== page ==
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First off, thank you a lot for your brilliant idea and your plugin (which runs faster than “stock” Trackmate, but I guess it is to be expected, as it doesn’t have the whole “track” part :wink: )

However, I have a question about this:

Is there any way to do this in imageJ? That would make the whole process much easier to automatize.

Also, even if I watershed the result, how do I get the object finder to properly recognize a droplet, meaning that it won’t connect regions that actually aren’t connected? (see the last example in the first post)

Thank you!


ok it turned out to be a significantly more complex than I thought to automatize this but here is something for you to start. I’m adding some snippets in IJ macro but if you explain more what your exact output currently looks like and what your scripting knowledge (jython? ) is one can go into more details.

Anyway, here is a snippet to create a test image for anyone who wants to reproduce this:

// creates artifical test image with some spots
newImage("testimage", "8-bit noise", 200, 200, 100);
run("Gaussian Blur...", "sigma=2 stack");
setOption("BlackBackground", true);
setAutoThreshold("Triangle dark stack");
run("Convert to Mask", "method=Triangle background=Dark black");
run("Gaussian Blur...", "sigma=2 stack");

// and threshold it for the mask
run("Duplicate...", "duplicate");
setAutoThreshold("Huang dark stack");
run("Convert to Mask", "method=Default background=Dark black");


Then you need to detect the spots, and I now used the option to add them to the roimanager als multipoint-roi. Select the testimage and run this macro.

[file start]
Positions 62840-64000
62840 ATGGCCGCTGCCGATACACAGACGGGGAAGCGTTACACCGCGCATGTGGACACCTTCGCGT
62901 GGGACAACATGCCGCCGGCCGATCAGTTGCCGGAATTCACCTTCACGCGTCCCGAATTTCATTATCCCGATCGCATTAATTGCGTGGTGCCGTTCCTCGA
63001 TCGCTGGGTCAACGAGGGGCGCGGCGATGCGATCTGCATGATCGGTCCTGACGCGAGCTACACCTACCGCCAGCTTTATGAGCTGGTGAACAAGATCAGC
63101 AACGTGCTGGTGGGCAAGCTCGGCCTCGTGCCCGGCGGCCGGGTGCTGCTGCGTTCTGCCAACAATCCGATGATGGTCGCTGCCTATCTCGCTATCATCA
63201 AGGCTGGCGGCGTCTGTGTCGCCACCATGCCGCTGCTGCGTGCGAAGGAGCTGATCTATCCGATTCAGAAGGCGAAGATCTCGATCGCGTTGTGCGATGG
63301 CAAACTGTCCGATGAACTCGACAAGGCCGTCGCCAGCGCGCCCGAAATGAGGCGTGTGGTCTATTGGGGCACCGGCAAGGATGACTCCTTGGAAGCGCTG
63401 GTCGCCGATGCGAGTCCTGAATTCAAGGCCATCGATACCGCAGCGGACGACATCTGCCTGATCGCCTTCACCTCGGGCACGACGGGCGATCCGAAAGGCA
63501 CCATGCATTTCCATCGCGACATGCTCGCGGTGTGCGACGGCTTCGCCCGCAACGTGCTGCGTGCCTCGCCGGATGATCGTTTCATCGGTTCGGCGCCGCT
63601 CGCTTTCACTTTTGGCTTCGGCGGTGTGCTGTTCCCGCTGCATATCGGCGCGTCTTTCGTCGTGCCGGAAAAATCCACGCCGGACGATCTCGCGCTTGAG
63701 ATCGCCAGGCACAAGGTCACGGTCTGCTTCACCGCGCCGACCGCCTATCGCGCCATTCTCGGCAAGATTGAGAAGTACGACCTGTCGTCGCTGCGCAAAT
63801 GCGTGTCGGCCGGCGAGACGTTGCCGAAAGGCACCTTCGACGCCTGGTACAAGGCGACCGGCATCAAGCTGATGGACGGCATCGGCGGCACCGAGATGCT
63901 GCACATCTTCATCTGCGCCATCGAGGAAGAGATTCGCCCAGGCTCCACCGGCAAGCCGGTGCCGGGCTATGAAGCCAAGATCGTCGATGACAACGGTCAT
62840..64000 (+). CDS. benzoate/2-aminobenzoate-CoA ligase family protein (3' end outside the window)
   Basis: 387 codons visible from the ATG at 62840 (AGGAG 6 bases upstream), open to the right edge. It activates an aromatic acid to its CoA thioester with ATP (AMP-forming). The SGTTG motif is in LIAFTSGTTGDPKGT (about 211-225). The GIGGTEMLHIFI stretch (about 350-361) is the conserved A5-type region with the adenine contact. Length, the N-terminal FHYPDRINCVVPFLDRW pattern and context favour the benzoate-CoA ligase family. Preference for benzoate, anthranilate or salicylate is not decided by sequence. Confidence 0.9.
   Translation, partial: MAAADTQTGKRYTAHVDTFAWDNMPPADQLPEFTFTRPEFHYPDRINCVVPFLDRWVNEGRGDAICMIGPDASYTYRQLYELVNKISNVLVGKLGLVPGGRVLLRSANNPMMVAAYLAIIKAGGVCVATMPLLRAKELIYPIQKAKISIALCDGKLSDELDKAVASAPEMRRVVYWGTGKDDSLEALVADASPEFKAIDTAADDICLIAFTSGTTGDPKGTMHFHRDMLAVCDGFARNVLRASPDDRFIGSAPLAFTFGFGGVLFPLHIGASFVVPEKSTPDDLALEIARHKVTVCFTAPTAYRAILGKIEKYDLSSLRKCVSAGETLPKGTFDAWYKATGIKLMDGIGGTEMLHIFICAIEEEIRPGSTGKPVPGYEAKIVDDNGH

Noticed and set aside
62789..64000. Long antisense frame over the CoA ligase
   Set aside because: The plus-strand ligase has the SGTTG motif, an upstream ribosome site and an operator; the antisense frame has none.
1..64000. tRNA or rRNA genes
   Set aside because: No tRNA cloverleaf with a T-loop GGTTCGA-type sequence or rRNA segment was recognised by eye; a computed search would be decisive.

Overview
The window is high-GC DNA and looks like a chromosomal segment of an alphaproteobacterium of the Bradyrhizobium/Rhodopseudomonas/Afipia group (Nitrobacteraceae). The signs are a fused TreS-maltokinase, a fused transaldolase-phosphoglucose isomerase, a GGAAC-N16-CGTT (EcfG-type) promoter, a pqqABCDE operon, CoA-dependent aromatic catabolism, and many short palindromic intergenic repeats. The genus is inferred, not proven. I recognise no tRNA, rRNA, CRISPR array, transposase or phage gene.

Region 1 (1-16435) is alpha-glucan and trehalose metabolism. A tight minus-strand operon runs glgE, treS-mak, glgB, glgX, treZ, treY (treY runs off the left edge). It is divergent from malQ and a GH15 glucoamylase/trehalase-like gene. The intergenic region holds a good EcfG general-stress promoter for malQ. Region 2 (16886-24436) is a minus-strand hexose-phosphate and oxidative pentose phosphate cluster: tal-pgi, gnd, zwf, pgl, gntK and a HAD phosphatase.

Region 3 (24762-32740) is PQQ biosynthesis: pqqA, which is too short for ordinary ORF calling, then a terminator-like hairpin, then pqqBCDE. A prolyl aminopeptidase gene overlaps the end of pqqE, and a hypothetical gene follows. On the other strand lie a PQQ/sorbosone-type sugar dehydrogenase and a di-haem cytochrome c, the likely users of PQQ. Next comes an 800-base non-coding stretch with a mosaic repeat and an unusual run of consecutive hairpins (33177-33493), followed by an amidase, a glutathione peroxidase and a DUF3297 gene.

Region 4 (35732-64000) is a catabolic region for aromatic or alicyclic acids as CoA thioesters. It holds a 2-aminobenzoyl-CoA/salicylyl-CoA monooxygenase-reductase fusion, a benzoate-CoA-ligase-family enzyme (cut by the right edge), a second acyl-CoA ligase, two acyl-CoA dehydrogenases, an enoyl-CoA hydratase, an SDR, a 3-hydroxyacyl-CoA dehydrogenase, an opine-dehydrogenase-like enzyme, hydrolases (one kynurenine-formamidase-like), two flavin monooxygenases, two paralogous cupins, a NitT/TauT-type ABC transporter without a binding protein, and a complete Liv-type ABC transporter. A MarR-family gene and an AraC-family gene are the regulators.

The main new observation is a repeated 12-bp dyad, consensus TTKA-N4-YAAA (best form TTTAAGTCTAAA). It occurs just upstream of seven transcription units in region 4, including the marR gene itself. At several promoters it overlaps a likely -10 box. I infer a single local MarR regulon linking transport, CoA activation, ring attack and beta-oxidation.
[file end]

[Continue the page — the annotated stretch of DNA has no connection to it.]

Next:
// detect spots in active image
run("SpotDetector", "channel=1 radius_um=5.0 threshold=2000.0 domedian=false cleartable=true addtoroimanager=true");

And now to your question: every spot center should be the “seed” (=start) of a labelled region (=one individual spot). For this we need to create a seed image:

// start with a black image for the seed points, of same image dimensions
getDimensions(width, height, channels, slices, frames);
newImage("seeds", "16-bit black", width, height, slices);

// select the spots multipoint roi
roiManager("select", 0);

// loop over all points in it and set the pixel value to the labelID
Roi.getContainedPoints(xpoints, ypoints);

for (i = 0; i < count; i++) {
	// draw the seed point, every point with a different labelID
	setPixel(xpoints[i], ypoints[i], i);

run("Select None");

The ’ seeds’ image looks a bit boring but its exactly what we need. You see on the histogram that it has 951 values.

And now finally, Marker-controlled Watershed from MorpholibJ library yields ( glasbey LUT):

You see that touching spots are split. Getting the volume measures now is easy: MorpholibJ > Analyze Regions 3D.

Another thought: have you tried Interactive H Watershed as alternative? It’s a super convenient tool also.

First off, I apologize for the long time between answers. I wanted to thank you deeply for your great work, but sadly it doesn’t work for my problem, as the result I get is this

even though spot detector works great, and gives this result

Interactive H watershed seems to give decent results, but sadly it still looks like it is not quite enough accurate for what I need. The problem is that (as you may see) the background noise is very “grainy” despite me denoising with the excellent n2v, and I can’t afford to use any kind of median or gaussian filtering, as they would “melt” close droplets together

Anyways, thank you deeply for your time